Dog’s ears collect dirt and without proper care this can result in smelly ears or painful ear infections. The dark, warm and moist conditions within the ear provides the ideal breeding environment for fleas, mites, and yeast infections, which can go unnoticed under the flap of the ear. Consequently, it is very important to clean your dog’s ears regularly and to check for any sign of parasites or infection. You need to ensure that your pet’s ears are kept free of moisture and that wax doesn’t build up within the ear to provide the conditions favorable for parasites and infections. Inspect the ears for dirt buildup, parasites, cuts and abrasions, or any sign of swelling. If there is an odor or discharge coming from the ear your dog may have an ear infection, which will need to be treated.
How to Make Ear-cleaning a Good Experience for your Dog
A dog’s ears are extremely sensitive – some more so than others. If your dog is not used to having its ears cleaned, it may try to pull away or jerk it’s head in the middle of the process. Before attempting to clean your dog’s ears you will need to desensitize it to your touch by getting it accustomed to you holding and touching the ears. Start by gently touching and stroking the outside ear until he is relaxed; then lift up the ear flap and gently touch inside the flap of the ear without probing too deep. Once your dog is accustomed to your touch you can begin the ear-cleaning process by following the steps outlined below.
Grooming Equipment and Supplies Needed for Ear-cleaning
Before you begin the process of cleaning your pet’s ears, make sure you have all the necessary supplies and equipment on hand so that you won’t have to leave your pet unattended while you go and fetch an item you need. This will ensure that the ear-cleaning process progresses quickly and smoothly, and will minimize stress for your dog. In the event that you need to leave your pet unattended while you fetch something you need, make sure there is nothing stuck inside his ear that can damage his ears or ear drums should he shake his head or break loose.
You will need the following items:
- Dog ear-cleaning solution (Otic Ear Solution)
- Cotton Balls
- Dog Ear Wipes or Ear Cleaning Pads
- Ear Medication (if ear is infected)
Handling Difficult Dogs
Cleaning a dog’s ears is a relatively simple procedure that just requires a steady hand and a little care. If your dog is new to the whole ear-cleaning experience, it may be better to have someone on hand to assist you by holding his head still while you clean his ears. Get your assistant to stand on the opposite side of the grooming table to you if possible, holding the dog firmly by placing one arm around the dog’s neck, holding it under the jaw, with the other hand firmly placed on its butt, forcing him to sit still. If your dog is extremely boisterous, it may help if you take him for a walk or throw a ball for him beforehand to tire him out a bit, as a tired dog is less likely to put up a fight.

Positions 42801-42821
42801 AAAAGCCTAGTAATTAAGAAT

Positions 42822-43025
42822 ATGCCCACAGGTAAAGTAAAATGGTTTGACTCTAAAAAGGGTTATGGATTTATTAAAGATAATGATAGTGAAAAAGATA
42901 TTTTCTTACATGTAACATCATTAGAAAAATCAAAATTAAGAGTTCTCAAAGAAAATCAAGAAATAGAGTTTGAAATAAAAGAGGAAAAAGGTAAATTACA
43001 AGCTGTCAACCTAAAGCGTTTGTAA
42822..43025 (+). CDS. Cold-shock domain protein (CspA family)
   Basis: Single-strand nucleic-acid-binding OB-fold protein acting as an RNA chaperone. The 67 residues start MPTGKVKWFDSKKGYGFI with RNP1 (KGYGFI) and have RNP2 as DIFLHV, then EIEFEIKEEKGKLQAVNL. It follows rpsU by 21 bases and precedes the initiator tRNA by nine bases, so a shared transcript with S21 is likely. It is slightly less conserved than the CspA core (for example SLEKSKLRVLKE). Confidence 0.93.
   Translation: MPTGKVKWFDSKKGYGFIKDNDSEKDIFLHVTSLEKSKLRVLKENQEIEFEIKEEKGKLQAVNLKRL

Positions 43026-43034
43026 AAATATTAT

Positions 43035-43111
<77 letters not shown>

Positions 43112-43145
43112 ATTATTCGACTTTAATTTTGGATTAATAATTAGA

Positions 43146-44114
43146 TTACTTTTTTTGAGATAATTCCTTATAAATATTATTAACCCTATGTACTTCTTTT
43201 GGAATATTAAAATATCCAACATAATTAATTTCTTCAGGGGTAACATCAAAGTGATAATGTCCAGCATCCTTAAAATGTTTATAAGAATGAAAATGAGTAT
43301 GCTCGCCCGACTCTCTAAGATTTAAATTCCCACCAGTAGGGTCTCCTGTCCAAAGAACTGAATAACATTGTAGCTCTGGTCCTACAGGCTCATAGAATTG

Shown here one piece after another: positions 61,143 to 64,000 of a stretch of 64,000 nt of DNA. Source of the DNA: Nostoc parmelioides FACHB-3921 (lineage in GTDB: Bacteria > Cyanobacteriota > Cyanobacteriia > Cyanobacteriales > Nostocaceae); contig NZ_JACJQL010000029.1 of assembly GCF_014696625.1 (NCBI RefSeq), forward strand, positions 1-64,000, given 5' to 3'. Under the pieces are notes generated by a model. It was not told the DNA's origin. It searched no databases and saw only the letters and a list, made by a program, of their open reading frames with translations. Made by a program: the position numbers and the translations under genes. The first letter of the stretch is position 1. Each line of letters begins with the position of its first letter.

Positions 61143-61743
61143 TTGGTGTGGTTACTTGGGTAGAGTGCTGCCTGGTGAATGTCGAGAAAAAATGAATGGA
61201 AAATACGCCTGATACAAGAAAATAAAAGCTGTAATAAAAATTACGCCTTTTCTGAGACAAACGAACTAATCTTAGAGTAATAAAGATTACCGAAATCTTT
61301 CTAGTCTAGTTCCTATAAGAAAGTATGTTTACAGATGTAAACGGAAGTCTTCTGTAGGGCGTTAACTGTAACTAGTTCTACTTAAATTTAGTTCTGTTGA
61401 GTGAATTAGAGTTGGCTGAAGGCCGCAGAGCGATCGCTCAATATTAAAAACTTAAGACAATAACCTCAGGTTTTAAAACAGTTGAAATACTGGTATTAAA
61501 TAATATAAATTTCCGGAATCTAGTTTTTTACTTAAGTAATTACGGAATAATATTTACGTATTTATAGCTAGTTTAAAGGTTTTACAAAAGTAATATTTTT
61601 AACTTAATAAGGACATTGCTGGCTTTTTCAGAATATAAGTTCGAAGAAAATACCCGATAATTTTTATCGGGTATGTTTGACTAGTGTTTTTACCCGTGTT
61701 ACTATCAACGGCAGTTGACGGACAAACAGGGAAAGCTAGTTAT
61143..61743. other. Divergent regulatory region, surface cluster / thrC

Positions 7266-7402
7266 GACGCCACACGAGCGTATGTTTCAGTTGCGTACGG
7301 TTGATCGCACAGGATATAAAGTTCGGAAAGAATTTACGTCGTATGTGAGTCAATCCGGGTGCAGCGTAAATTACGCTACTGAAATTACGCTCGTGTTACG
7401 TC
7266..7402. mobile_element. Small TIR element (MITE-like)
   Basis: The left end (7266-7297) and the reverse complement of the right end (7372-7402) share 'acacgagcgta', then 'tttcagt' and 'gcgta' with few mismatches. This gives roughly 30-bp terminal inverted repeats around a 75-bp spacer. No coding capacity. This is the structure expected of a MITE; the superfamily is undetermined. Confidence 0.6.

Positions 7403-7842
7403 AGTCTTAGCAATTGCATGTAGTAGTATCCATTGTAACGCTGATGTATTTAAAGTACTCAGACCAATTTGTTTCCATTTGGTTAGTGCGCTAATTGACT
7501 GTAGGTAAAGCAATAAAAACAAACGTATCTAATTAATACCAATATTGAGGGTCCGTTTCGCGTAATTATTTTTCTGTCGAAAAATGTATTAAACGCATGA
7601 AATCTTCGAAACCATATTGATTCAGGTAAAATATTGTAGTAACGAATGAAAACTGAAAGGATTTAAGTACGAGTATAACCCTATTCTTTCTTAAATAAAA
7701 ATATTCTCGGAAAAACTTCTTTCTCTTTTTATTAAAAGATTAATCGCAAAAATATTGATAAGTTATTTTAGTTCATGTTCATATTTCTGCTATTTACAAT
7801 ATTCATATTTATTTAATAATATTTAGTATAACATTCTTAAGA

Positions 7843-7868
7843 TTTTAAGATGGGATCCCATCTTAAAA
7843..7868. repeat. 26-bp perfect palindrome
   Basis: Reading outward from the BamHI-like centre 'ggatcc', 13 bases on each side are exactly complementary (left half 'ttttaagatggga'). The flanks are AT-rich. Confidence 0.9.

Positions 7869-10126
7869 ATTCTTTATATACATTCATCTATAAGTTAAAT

How to Clean a Dog’s Ears: Step-by-Step
- Place your dog on the grooming table and get him to sit. Hold his head gently but firmly lifting the ear flap on one ear. Ensure that the lighting is good so that you can get a good view of the inside of the ear.
- Insert a few drops of ear-cleaning solution into the outer ear canal, then massage the outside of the ear canal gently to ensure the solution is evenly distributed within the ear canal. You dog may then wish to shake his head – let him do so, then wipe away any excess moisture with a cotton ball.
- Take a clean cotton ball, ear wipe or cotton swab and gently remove dirt and gunk from the inner ear flaps and ear canal. Work slowly and steadily, don’t rush. Replace the cotton ball, ear wipe or swab with a clean one once it becomes fouled. Take care not to probe or poke too deeply within the ear as you could damage the ear drum. Ensure that you dry the internal ears thoroughly as moisture remaining within the ear canal can cause an ear infection.
- Should you see any wounds or caked dried blood, or if there is a foul-smelling discharge coming from the ear, gently clean the affected ear and treat with ear medication. Keep an eye on the ear and if it doesn’t improve within a few days you may need to seek veterinary advice. Dark red clumps of dirt and/or excessive buildup of wax within the ear may be an indication that your dog has ear mites; if you suspect this may be the case treat with an off-the-shelf ear mite treatment or consult your veterinarian.
- You can also clean the outside of the ear using a clean dog ear wipe or cotton swab moistened with water. Gently wipe away any dirt, debris or wax that has accumulated on the outer ear flap.
- Repeat the above steps with the other ear.
Final Ear-Cleaning Tips
Once you have successfully cleaned your dog’s ears, shower him with praise or give him a dog treat or food reward as positive reinforcement for being such a good dog. This will help him associate ear-cleaning as a positive experience that is something to look forward to in future.
Dogs vary with respect to their ear-cleaning demands. Some dogs only need a quick ear check and wipe clean every month or so, while others need to have their ears checked and cleaned weekly. Large-eared breeds, such as bassets and spaniels, typically require more frequent ear-cleaning than short-eared breeds. Check your dog’s ears as part of its general grooming routine, and clean them if necessary.
Watch the video below to let a vet walk you through the process of how to clean a dog’s ears.